Early in the episode, we see Errol come into the big house, "North by Northwest" is playing and he starts doing a James Mason voice. Then he slips into a number of other accents. What was behind that?

Nic Pizzolatto: That was part of his creation as a character. There was this idea that when he talks in his real voice, it's very slurred because of the scarring. My background for him was that he learned how to enunciate properly through watching all these old VCR movies. And that brings us back to the idea of storytelling, right? At one minute he can affect this Andy Griffith good ol' boy voice, the next he can sound like James Mason, and when he wants to use his real voice, he sounds like something wounded and damaged. And then when Cohle is in Carcosa, he sounds like something entirely different.

This has been the story of these two guys, and we get to know them incredibly well. None of the other characters really exist as anything but mirrors to reflect some aspect of Rust or Marty. How challenging is it to populate a world in which the only two characters who really matter are these two guys?

Nic Pizzolatto: That was really challenging. That was one of the most challenging things. Had this been an ensemble, that would have made it much much easier. In an ensemble, you can always cut to someone else's story. You have at least half a dozen characters going through individual problems. But this was very much about tracking two personalities and two points of view. The significant change in the final scene is that a point of view has shifted. After we've been told via Hart that there's no such thing as absolute justice — that's a story we tell ourselves, the real guilty don't get punished. It was very hard. If someone were, I think, to read my prose, they would find it populated with rich female characters. My challenge was, if somebody only exists in relation to Cohle and Hart, so they're only going to get one or two lines, they need to become vivid and imply a history and dimensionality in one or two lines.

I don't know where you are in working on season 2, but has any of the reaction to this season informed what you're doing with the next?

Nic Pizzolatto: It's informed exactly one thing. It's that I realize I need to keep being strange. Don't play the next one straight.

Can you tell me anything at all about season 2?

Nic Pizzolatto: Okay. This is really early, but I'll tell you (it's about) hard women, bad men and the secret occult history of the United States transportation system.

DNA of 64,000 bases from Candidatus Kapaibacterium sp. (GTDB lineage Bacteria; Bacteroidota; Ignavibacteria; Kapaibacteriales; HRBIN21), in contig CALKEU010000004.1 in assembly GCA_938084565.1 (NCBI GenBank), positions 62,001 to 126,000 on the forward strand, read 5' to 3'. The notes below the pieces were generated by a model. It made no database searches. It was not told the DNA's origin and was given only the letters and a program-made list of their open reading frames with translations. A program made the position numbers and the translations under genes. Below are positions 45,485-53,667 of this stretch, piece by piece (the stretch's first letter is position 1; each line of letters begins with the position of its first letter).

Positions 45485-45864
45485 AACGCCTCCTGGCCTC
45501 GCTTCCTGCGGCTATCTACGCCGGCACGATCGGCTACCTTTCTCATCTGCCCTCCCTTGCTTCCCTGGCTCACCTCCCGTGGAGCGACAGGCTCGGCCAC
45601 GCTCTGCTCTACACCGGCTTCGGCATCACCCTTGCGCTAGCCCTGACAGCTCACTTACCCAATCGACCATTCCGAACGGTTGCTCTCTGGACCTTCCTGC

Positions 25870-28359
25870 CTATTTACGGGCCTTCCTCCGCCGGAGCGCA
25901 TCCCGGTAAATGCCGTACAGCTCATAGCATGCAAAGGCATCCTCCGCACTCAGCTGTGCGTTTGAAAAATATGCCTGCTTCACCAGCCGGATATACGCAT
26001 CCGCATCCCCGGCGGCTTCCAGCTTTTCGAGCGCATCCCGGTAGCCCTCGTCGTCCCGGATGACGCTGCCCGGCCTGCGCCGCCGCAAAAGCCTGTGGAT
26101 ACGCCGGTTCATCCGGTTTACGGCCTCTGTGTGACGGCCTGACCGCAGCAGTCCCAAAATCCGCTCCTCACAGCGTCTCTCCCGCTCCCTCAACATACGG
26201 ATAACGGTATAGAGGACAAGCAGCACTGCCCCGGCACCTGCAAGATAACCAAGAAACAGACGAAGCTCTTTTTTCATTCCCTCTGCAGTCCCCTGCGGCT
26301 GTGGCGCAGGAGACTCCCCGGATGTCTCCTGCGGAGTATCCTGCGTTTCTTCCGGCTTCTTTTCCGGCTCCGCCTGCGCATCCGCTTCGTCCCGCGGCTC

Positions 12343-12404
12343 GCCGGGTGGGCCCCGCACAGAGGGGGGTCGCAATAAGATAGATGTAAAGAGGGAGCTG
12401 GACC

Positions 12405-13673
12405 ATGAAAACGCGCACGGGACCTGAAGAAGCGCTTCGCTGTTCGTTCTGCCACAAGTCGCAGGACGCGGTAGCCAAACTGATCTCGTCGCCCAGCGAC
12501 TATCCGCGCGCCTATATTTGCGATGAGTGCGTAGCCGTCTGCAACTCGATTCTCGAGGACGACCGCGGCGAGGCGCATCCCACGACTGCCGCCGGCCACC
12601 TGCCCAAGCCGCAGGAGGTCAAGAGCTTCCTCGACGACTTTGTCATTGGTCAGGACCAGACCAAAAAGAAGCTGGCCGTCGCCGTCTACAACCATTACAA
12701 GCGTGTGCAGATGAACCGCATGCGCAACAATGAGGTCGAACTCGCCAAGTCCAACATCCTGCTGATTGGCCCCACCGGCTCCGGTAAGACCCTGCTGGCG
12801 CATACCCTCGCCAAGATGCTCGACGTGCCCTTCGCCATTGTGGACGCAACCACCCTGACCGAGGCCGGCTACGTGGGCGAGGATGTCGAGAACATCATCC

Finally, you wrote this entire thing in a vacuum, as someone relatively new to television, not knowing how it was received. And the show comes on, and people go nuts about it, they are penning raves, coming up with elaborate theories about the Yellow King and Lovecraft and everything else. How did it feel to see your creation being received in all of these ways?

Nic Pizzolatto: I felt like, look, it's all good, and I really mean that. To me, that is what it means to connect and resonate with people. It means that they are going to project onto the work. There's never been anything I didn't love that I didn't connect with on a personal level because to some degree, I projected upon it. That said, I think I've made clear that my only interest in the Chambers stuff (Robert W. Chambers wrote "The King in Yellow") is as a story that has a place in American myth. And it's a story about a story that drives people into madness. That was mainly it. Beyond that, I'm interested in the atmosphere of cosmic horror, but that's about all I have to say about weird fiction. I did feel the perception was tilted more towards weird fiction than perhaps it should have been. For instance, if someone needs a book to read along with season 1 of "True Detective," I would recommend the King James Old Testament. I wouldn't tell anyone to go buy Robert Chambers. It's not that great a book. Joseph Conrad and William Faulkner I think are in there far more than Chambers or Lovecraft. But again, I guess I hope that these 8 chapters, once the totality of it is evident, it might provoke a re-evaluation. But if it doesn't, I'm very happy with the reaction we've had. It couldn't have been better. I'm just surprised by it. I remember talking to you three months ago and having to convince you: "This just sounds like every other show," "I know, I know." And now my wife read a comment the other day that said I live out in the desert, and I run some kind of cult. (laughs) I don't know what I can say about that. I think this show answers everything it told you to ask. The questions it didn't tell you to ask are questions best left to one's self.

Alan Sepinwall may be reached at sepinwall@hitfix.com
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Alan Sepinwall has been reviewing television since the mid-'90s, first for Tony Soprano's hometown paper, The Star-Ledger, and now for HitFix. His new book, "The Revolution Was Televised," about the last 15 years of TV drama, is for sale at Amazon. He can be reached at sepinwall@hitfix.com